“We’ve seen where career politicians and academics have led us,” Levine said. “They have led Illinois down the path of Detroit and Buffalo.”

Biss defended his experience in his email to The Daily.

“I learned in academia the value of taking a long-term view of difficult problems and the importance of meticulously studying facts and data before jumping to conclusions,” Biss wrote. “I think we could certainly use more of those qualities in state government.”

Even in this early stage, the race is starting to take shape.

Dick Simpson, professor and head of the political science department at the University of Illinois at Chicago, specializes in Illinois politics and said Levine reached certain benchmarks needed to mount a serious campaign.

Candidates need organizational strength to collect signatures for the candidacy filing, ample fundraising and a savvy campaign staff if they want a legitimate shot at winning, Simpson said.

Levine told The Daily on Tuesday he submitted 2,500 signatures to the Illinois State Board of Elections when he officially filed his candidacy petition.

His 2,500 signatures were “more than sufficient,” Simpson said.

“He at least has some Republican organization or some volunteers collecting signatures,” Simpson said. “It’s not just him standing on a street corner or El stop.”

Biss supporters gathered 4,500 valid signatures and he ultimately submitted 3,000 to the state – the maximum number allowed.

Legislative races often cost up to $250,000, Simpson added, and the cost of television advertisements in the expensive Chicago market can hinder an underfunded campaign.

Levine claimed the backing of Senate Republicans and influential business leaders.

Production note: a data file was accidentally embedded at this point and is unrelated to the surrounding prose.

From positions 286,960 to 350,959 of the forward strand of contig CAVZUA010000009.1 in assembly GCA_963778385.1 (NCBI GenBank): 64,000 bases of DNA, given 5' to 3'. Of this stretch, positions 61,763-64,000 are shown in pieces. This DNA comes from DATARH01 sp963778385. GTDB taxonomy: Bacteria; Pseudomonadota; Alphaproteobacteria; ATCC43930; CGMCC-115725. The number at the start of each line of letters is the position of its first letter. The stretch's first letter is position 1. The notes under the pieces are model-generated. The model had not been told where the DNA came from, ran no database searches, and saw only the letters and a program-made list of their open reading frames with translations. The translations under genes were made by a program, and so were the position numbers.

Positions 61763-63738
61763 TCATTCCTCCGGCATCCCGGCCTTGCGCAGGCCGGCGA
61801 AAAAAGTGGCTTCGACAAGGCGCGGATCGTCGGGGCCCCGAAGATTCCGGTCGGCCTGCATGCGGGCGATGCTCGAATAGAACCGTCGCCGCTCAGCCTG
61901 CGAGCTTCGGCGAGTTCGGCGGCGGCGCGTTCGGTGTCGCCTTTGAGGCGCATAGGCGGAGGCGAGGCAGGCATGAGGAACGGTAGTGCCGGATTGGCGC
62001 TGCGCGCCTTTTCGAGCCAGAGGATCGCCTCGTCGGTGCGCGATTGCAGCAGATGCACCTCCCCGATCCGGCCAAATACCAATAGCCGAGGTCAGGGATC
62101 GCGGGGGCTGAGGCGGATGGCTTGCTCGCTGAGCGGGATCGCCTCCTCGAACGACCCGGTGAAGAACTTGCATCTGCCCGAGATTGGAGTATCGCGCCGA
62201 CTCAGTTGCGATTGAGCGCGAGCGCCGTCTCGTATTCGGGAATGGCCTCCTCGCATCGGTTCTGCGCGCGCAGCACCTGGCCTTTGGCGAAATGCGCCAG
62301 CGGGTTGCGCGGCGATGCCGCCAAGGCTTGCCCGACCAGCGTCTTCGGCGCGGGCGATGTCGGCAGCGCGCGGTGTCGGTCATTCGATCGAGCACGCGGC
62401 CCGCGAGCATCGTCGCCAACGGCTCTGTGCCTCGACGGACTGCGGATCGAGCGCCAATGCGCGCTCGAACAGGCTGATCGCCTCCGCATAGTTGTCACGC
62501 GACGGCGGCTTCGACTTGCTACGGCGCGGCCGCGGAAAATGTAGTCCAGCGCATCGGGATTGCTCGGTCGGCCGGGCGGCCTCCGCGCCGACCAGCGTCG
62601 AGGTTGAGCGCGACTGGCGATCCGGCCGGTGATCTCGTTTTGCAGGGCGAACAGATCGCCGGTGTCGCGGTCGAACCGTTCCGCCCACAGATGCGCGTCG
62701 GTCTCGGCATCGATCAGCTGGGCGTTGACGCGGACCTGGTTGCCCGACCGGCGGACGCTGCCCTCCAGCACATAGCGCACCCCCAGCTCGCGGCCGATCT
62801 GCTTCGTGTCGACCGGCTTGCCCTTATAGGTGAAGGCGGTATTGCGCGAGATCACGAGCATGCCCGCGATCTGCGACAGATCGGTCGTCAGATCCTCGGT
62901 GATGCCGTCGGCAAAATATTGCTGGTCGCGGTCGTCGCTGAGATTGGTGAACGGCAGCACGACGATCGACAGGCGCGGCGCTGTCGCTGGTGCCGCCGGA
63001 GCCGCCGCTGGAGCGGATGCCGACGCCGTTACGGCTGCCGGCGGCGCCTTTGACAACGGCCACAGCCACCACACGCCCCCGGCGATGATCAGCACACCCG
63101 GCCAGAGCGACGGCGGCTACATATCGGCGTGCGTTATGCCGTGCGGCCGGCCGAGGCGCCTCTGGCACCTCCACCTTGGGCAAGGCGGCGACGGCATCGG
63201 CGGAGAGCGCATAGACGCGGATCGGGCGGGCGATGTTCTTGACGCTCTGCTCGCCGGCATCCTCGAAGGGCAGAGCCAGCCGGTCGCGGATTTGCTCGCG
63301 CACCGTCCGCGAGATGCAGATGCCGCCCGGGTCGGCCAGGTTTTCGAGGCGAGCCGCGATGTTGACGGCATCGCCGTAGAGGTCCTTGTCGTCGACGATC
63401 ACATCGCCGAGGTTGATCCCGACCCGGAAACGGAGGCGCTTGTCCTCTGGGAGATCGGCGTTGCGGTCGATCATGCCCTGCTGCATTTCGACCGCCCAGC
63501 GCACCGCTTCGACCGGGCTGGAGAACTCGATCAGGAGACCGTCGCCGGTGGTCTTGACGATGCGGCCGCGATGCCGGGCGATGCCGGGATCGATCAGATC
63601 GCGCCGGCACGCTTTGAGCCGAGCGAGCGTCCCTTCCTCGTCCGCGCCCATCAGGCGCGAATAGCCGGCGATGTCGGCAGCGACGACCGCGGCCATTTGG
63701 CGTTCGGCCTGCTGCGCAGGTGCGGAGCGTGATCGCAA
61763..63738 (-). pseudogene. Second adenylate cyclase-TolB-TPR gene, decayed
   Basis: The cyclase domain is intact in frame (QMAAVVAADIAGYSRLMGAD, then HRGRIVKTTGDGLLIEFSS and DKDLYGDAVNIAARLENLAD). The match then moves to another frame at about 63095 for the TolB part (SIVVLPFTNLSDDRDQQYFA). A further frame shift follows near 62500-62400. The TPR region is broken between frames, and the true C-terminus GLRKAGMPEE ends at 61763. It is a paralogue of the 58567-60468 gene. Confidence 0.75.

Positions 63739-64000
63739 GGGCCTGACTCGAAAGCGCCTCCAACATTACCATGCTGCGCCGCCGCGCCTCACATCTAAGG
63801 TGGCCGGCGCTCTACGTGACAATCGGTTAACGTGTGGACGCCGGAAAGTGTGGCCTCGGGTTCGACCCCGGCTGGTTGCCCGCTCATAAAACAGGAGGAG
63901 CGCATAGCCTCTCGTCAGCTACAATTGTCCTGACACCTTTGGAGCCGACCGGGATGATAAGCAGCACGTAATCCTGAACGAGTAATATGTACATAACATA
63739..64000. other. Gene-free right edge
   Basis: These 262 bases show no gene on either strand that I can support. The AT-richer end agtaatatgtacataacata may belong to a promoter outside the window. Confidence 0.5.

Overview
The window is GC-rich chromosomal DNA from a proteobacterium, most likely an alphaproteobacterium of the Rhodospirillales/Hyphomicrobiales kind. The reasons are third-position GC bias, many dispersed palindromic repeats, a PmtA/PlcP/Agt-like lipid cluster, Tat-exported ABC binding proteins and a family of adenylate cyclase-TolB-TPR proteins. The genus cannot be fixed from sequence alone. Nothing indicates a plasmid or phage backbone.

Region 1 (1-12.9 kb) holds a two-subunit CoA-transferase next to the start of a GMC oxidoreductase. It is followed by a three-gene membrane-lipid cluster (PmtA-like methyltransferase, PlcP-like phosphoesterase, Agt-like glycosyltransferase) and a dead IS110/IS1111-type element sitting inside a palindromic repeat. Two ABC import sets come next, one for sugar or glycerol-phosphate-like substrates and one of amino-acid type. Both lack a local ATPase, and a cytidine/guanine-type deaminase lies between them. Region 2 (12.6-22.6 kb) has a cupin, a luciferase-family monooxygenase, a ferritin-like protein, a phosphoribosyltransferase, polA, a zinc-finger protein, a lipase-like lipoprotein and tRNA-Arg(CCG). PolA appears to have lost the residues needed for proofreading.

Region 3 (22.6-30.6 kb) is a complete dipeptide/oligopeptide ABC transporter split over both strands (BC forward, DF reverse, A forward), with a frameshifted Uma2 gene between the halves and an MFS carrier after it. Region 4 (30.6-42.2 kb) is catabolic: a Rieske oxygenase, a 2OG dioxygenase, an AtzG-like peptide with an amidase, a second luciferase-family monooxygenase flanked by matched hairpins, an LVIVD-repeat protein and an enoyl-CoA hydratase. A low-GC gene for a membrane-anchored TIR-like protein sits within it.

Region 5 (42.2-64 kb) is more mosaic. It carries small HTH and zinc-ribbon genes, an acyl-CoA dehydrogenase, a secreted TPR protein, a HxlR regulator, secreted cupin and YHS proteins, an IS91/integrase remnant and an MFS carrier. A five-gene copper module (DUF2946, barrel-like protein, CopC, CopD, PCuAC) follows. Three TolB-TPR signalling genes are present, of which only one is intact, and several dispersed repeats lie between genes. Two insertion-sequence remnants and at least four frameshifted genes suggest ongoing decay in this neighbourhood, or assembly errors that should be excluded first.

“We will have funding – that’s not going to be an issue,” Levine said.

Additionally, Levine has already hired a campaign manager and enlisted the support of Cor Strategies, a Chicago-based marketing firm that specializes in political communication. His campaign is currently in the process of building a team, Levine added.

Although Simpson said Biss currently holds the advantage, several outside factors may boost Levine’s chances of pulling an upset.

Springfield lawmakers changed legislative boundaries last year, making the district attractive for a serious challenge against Biss because of its recently redrawn borders.

Pension reform will be one of the most pressing issues of the upcoming legislative session, Simpson said, and Biss “will have to go on record in the House voting on that controversial issue.”

And if former Massachusetts Gov. Mitt Romney is the Republican presidential nominee, Simpson said he expects Republican turnout to increase in Illinois, even though President Barack Obama would still handily win his home state.

Over the course of the next 10 months, Biss and Levine will campaign across the district in preparation for the Nov. 6 general election.

But for Levine, this election is more than a horse race ; it is an opportunity for action.

“I’ve talked a lot about politics over the years and ways to fix the wrong direction we’re heading in,” Levine said. “This is my chance to do something.”

mc2014@u.northwestern.edu